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Lawsuit Challenges SC “Roads Bill”




A government watchdog based out of Greenville, S.C. is asking the Palmetto State’s Supreme Court to overturn a massive $2.2 billion borrowing bill passed by the S.C. General Assembly earlier this year.

Ned Sloan – who has been a thorn in the side of unaccountable state leaders for decades – filed his latest action before the court earlier this week.

It challenges the constitutionality of the so-called “Roads Bill” – which was passed by the GOP-controlled legislature this spring in lieu of a massive tax hike on gasoline.

According to the suit, the legislation (dubbed “Act 275”) violates the constitutional requirement that “every act … relate to but one subject, and that  shall be expressed in the title.”

Sloan’s suit petitions the court to accept the case in its original jurisdiction and declare the act “null and void” because it pertains to more than one subject.  Specifically, the suit alleges that the law contains structural changes to the S.C. Department of Transportation (SCDOT) that the court has previously ruled are “not reasonably and inherently related to the raising and spending of tax monies.”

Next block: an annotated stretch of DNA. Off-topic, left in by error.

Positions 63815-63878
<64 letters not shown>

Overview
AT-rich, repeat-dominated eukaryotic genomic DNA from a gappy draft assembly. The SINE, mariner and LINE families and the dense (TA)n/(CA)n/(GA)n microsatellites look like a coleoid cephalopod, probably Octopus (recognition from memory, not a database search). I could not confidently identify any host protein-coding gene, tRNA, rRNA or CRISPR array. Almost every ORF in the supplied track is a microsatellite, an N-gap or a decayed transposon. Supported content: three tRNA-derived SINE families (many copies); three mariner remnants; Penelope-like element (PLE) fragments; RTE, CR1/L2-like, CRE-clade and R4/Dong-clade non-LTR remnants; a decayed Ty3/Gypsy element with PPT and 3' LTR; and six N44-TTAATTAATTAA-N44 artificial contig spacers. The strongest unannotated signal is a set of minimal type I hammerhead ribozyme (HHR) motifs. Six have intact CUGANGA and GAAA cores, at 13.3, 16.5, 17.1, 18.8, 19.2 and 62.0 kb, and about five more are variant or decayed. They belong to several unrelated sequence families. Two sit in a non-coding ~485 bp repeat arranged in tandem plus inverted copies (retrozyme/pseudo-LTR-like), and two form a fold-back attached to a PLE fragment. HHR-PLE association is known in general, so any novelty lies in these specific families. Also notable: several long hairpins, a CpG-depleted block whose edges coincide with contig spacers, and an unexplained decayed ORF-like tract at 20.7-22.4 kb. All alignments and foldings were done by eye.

Is that true?  Check and check, baby.

Here is a copy of Sloan’s suit …

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(Via S.C. Supreme Court)

This website has previously questioned the constitutionality of this bill – although we argued it violated South Carolina’s constitutional prohibition against incurring debt.

Specifically, according to Article X, Section 12, Subsection 9 of the state constitution (.pdf here), lawmakers can only incur indebtedness for public purposes if such debt “does not involve revenues from any tax.”

This requirement is habitually ignored by lawmakers, though – along with the requirement that the state operate on a balanced budget.

Sloan has been exceedingly successful in the various cases he’s brought against state government over the years – and our guess is the fact that he has initiated a challenge against this law will scare the crap out of state lawmakers.  Also, the court’s history of striking down violations of the “one subject” rule should also provide lawmakers with cause for concern.

(Banner via Sic)